"Much later, if I get my wish!" Freddy snorted, and squirmed around to a more comfortable position. "Now, run along, my little man. I've got important things to think about."

Dawson let the conversation hang on a nail right there, and went forward and into the pilots' compartment. The co-pilot's seat was empty, and he caught Squadron Leader Hixon's eye in the rear view mirror, and cocked a brow.

"Mind if I ride with you for a bit, sir?" he asked.

The pilot grinned, nodded, and jerked his head at the empty seat.

"Do that, Dawson, please," he said. "Been on the point of calling somebody up here to help me keep awake. Blasted uninteresting flights, these. Too much water, and too little anything else. But I fancy you're just as keen to get it done with as I am, what?"

"It will be swell to get back home, and how!" Dave grunted, and slid into the empty co-pilot's seat. "I've got a million things I want to do, but I probably won't have the time to do even half of them. Time flies too darn fast when you're on leave."

"How right you are!" the Squadron Leader echoed. "A chap no sooner settles down to have a bit of sport and fun than it's time to pack up and catch a train or bus back to the drome. But war's like that, of course. Good times go by in a hurry. And—well, flights like this one seem to take years and years."

"Well, dawn's busting over the horizon, anyway," Dawson consoled him. "And it looks like we'll have sunshine and blue sky for the rest of the trip. That—"

The Yank air ace cut himself off short, leaned forward and peered out through the window glass on his side.

"See something?" Squadron Leader Hixon inquired casually.

Dawson didn't reply for a moment. He thought he saw something on the surface of the water a few miles ahead and a couple toward the north. It seemed to disappear from view, however, when he strained his eyes. Then, suddenly, he saw it again, and his heart leaped up in his throat to hit hard against his back teeth. Without taking his eyes off the distant object, he reached and rapped Squadron Leader Hixon on the arm.

"Take a look up ahead there, and a couple of degrees to the north, sir!" he cried out. "That looks to me like a submarine on the surface. Yes, it is. But I can't tell from here whether it's one of theirs or one of ours."

"By Jove, you're right, Dawson!" the Squadron Leader's voice boomed close to Dave's ear. "A sub, right enough. And not making headway, either. It's—Oh, blast our luck!"

"What do you mean?" Dawson shot at him.

"Not a U-boat," the pilot said with heavy disappointment in his voice. "Can tell from the shape of the conning tower. It's one of our undersea boats. Should know I'd never have the luck to come across one of Hitler's U-boats on the surface like that. I'm—I say! Seems to be a bit of trouble, what? They've sighted us and sent up a signal."

Dawson didn't make any comment for the moment. His gaze was fixed on the submarine awash on the surface, and he saw the red distress flare arc up into the air from the conning tower bridge. Squadron Leader Hixon had changed course and was drilling the Lockheed Hudson down across the sky straight toward the motionless submarine. In a matter of seconds Dave was able to see the groups of men on the bow and stern decks. And as a second and a third red distress flare arced upward, he saw the men on deck start waving their hands wildly. And a split second later he saw a thin column of smoke come up out of the conning tower hatch.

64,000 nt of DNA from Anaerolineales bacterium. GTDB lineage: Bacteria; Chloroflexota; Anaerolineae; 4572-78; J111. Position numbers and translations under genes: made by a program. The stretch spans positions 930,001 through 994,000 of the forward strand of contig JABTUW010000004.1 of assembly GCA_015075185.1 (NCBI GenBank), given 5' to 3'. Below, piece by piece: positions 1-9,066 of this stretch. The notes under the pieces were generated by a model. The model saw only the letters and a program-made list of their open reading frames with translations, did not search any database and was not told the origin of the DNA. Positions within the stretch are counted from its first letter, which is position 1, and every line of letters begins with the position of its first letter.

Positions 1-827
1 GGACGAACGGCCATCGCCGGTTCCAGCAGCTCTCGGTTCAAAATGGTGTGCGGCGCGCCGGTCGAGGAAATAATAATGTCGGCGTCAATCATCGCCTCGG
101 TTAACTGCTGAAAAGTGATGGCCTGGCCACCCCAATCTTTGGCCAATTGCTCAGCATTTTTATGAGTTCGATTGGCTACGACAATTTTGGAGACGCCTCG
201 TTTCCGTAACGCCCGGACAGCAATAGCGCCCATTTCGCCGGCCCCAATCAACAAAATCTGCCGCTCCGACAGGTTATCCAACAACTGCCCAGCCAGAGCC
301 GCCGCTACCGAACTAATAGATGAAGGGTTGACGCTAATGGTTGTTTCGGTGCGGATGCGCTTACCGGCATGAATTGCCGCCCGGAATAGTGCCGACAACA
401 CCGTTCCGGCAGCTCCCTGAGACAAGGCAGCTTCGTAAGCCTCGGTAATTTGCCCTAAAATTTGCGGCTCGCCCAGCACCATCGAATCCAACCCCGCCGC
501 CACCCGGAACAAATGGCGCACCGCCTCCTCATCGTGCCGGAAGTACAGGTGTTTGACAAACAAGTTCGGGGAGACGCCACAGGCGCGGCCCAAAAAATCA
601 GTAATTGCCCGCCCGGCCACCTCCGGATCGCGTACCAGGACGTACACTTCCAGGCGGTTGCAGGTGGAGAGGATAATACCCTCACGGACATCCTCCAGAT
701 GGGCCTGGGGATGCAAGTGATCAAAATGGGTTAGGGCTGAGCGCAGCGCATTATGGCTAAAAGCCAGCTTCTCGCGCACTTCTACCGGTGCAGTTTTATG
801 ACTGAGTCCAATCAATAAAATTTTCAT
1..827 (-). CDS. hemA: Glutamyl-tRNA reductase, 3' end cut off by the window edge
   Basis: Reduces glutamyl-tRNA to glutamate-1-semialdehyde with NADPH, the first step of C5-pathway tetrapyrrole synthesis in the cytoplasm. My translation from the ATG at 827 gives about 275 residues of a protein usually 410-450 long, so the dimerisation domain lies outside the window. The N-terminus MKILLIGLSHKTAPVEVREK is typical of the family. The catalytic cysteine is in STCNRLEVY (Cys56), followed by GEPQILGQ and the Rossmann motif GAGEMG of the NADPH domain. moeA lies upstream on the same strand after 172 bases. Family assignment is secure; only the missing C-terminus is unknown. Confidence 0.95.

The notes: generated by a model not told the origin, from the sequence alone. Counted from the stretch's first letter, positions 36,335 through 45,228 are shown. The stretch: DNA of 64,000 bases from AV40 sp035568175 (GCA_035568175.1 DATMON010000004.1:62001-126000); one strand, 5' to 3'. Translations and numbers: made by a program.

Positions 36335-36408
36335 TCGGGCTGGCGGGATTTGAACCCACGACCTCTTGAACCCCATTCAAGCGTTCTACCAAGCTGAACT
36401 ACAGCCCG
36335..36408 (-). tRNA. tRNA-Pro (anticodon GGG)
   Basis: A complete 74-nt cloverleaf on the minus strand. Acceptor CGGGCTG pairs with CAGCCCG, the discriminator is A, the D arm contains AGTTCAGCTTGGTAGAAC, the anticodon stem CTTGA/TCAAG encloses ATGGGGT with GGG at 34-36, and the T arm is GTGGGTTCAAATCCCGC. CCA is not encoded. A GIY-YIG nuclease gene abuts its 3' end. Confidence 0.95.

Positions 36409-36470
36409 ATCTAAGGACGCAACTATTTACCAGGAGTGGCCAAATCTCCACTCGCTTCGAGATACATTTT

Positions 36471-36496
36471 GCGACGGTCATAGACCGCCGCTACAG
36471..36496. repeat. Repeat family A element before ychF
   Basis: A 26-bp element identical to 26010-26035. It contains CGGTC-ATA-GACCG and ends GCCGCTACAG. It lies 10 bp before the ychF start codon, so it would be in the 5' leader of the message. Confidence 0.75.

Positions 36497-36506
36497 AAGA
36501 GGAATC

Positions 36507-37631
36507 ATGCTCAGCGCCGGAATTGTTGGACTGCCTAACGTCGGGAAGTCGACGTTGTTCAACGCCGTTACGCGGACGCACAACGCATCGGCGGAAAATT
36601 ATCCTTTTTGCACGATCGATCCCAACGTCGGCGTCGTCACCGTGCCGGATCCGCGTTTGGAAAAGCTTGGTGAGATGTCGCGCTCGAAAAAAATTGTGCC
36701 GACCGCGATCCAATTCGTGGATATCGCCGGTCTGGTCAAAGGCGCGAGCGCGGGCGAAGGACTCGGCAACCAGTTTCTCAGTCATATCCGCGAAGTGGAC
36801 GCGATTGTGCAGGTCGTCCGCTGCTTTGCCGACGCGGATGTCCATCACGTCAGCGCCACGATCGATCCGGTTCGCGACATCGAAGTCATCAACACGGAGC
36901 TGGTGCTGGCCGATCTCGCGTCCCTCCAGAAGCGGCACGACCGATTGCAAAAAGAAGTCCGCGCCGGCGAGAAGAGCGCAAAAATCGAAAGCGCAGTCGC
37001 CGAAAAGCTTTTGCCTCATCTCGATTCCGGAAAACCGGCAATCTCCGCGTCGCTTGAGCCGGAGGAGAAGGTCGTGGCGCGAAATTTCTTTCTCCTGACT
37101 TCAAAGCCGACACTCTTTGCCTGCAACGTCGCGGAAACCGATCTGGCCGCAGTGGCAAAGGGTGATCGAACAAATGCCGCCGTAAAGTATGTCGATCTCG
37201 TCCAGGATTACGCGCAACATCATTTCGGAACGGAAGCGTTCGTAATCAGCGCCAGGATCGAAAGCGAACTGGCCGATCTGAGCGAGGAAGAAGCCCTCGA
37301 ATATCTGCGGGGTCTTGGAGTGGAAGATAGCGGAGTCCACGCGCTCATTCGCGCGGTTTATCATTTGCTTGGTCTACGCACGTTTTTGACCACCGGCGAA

"Trouble is right!" he grunted. "Must be a fire inside, which forced them all up top-side. Nothing we can do for them, though, is there, sir? This Hudson can't land in the water to pick them up."

"Certainly can't!" the pilot grunted with a frown. "Too many of them, anyway, even if we could. The chaps are just out of luck, too. My orders are for radio silence, regardless. I can't even send out a flash to any of our navy boats that may be close by."

"That is tough!" Dave groaned, and watched the trickle of smoke come up out of the conning tower hatch. "But we could change course, sir. I mean circle around a bit and perhaps spot one of our patrol destroyers, or something. Then we could drop a note giving them the location of these poor devils."

"Yes, of course we can do that, and will," the pilot said. "A good suggestion, Dawson. First, though, we'll slide down over them for a closer look. There's just the chance that it isn't as bad as we think. Maybe they just want to give us some kind of a message, and that fire aboard is really under control."

"Well, here's hoping, and how!" Dawson breathed as the Lockheed went sliding down lower and lower. "There's only one thing worse in my book than fire in the air, and that's fire on the water."

"And aren't you right!" the Squadron Leader echoed, tight-lipped. "Well, here goes for a better look at the chaps."

"What a sweet spot to be in, I don't think!" Dawson grunted. "A fire right under their feet, and about four miles of ocean under the fire. I hope—Hey! What gives?"

Dawson hardly realized that he had choked out the last. As a matter of fact, the words he spoke were simply automatic, for in the next split second his brain was in a mad whirl. The forward gun of the submarine had suddenly spat red and orange flame upward. And in practically the same instant the starboard engine of the Lockheed exploded in a thunderous roar of sound, and a sheet of vivid red flame went sweeping back over the wing!